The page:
FIG. 1, Part (a) shows an optical pulse that has experienced self-phase modulation; Part (b) shows the corresponding frequency chirp--the frequencies in the leading half of the pulse are lowered while those in the trailing half are raised; Part (c) shows the compressed pulse which results because of action of the fiber's dispersion on the chirped pulse--the back of the pulse "catches up" with the front;
FIG. 2 shows the theoretical behavior of solitons with periodicity Z0 as they propagate down a fiber as a function of power P launched into the fiber. In Part (a) the fundamental soliton (N=1) propagates without change in shape or amplitude; in Parts (b) and (c) higher order solitons (N=2, N=3) exhibit more complex behavior, undergoing sequences of narrowing and splitting;
FIG. 3 shows the optical loss, Part (a), and group velocity dispersion, Part (b), as functions of wavelength for single mode fibers currently available;
FIG. 4 is a schematic of a soliton laser, employing a mode-locked color center laser, in accordance with one embodiment of my invention;
FIG. 5 shows power P versus the reciprocal of pulse width τ for the fundamental soliton P1, the N=2 soliton P2, and the peak power P in the fiber. Z0 is the soliton period;
FIG. 6 is a schematic of a soliton laser in accordance with an alternative embodiment of my invention in which the feedback loop is adapted so that pulses propagate through the fiber in a single direction;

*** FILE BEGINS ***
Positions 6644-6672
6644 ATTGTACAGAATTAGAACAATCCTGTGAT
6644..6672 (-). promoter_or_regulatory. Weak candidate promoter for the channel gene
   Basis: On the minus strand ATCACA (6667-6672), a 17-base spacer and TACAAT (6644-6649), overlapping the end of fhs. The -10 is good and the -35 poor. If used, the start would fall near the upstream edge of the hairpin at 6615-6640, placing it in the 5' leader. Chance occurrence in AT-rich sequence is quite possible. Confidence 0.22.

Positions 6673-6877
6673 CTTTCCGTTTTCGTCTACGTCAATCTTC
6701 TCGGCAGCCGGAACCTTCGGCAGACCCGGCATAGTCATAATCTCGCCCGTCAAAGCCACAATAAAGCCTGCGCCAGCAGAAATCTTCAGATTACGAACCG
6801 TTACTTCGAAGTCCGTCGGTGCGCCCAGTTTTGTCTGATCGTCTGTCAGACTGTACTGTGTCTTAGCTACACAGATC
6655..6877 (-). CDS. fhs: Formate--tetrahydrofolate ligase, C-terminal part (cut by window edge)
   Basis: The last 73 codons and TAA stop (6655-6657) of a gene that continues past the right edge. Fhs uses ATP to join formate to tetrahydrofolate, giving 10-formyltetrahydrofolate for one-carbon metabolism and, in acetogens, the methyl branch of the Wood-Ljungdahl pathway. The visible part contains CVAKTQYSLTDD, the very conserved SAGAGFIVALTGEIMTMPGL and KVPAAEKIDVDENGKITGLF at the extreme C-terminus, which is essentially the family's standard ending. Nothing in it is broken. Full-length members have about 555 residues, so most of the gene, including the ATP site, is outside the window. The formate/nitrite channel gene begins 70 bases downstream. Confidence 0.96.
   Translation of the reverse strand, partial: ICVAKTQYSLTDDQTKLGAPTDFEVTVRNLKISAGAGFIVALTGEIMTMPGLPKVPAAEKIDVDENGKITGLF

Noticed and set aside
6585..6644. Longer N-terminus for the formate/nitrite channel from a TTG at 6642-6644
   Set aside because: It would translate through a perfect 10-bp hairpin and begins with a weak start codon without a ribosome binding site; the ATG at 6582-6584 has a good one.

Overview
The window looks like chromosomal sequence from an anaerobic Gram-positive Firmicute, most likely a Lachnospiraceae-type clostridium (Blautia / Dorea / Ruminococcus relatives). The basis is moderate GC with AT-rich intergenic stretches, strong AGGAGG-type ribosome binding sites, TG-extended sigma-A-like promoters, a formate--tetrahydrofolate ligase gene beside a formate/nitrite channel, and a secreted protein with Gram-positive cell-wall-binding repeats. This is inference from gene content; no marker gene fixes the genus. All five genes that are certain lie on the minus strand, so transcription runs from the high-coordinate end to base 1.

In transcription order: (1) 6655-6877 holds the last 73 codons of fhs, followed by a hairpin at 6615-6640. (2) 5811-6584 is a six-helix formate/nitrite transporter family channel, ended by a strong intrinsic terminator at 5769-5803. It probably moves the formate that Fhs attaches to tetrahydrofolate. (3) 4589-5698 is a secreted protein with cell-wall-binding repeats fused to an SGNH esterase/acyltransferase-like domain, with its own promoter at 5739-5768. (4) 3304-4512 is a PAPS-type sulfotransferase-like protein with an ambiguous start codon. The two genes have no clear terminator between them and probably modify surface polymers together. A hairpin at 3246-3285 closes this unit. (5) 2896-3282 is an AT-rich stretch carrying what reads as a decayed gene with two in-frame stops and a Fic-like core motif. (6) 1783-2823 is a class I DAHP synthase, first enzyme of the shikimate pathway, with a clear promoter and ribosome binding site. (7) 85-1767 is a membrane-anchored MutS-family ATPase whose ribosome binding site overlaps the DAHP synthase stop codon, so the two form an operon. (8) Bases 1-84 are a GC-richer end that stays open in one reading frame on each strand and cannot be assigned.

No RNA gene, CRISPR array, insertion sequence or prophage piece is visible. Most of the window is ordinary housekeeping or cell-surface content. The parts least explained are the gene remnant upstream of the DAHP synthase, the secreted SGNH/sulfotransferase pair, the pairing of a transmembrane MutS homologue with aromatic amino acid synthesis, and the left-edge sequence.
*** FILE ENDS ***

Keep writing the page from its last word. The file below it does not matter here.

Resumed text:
FIG. 7 is a schematic of another embodiment of my invention in which the fiber itself includes the gain medium (Raman gain); and
FIGS. 8 and 9 are still other embodiments of my invention where the fiber includes the gain medium (Raman gain), but in these embodiments a pulse shaping section of fiber is separated from a gain section of fiber by an optical fiber directional coupler.
Before discussing in detail my invention, it will be instructive to consider first the nature of pulse compression and solitons in optical fibers.
Pulse shaping in optical fibers results from the action, or interaction, of two things: (1) group velocity dispersion and (2) nonlinearity of the refractive index. At sufficiently low intensity, dispersion dominates, and the pulses are always broadened. Dispersion (of whatever sign) acting alone broadens pulses according to the formula: ##EQU1## where τ is the input pulse width (FWHM) in psec, D is the dispersion parameter in psec/nm/km, and L is the fiber length in km.
However, nonlinearity, working in conjunction with negative group velocity dispersion (∂νg /∂λ<0) allows for the possibility of pulse compression. The nonlinearity can be expressed as
n=n0 +n2 I (2)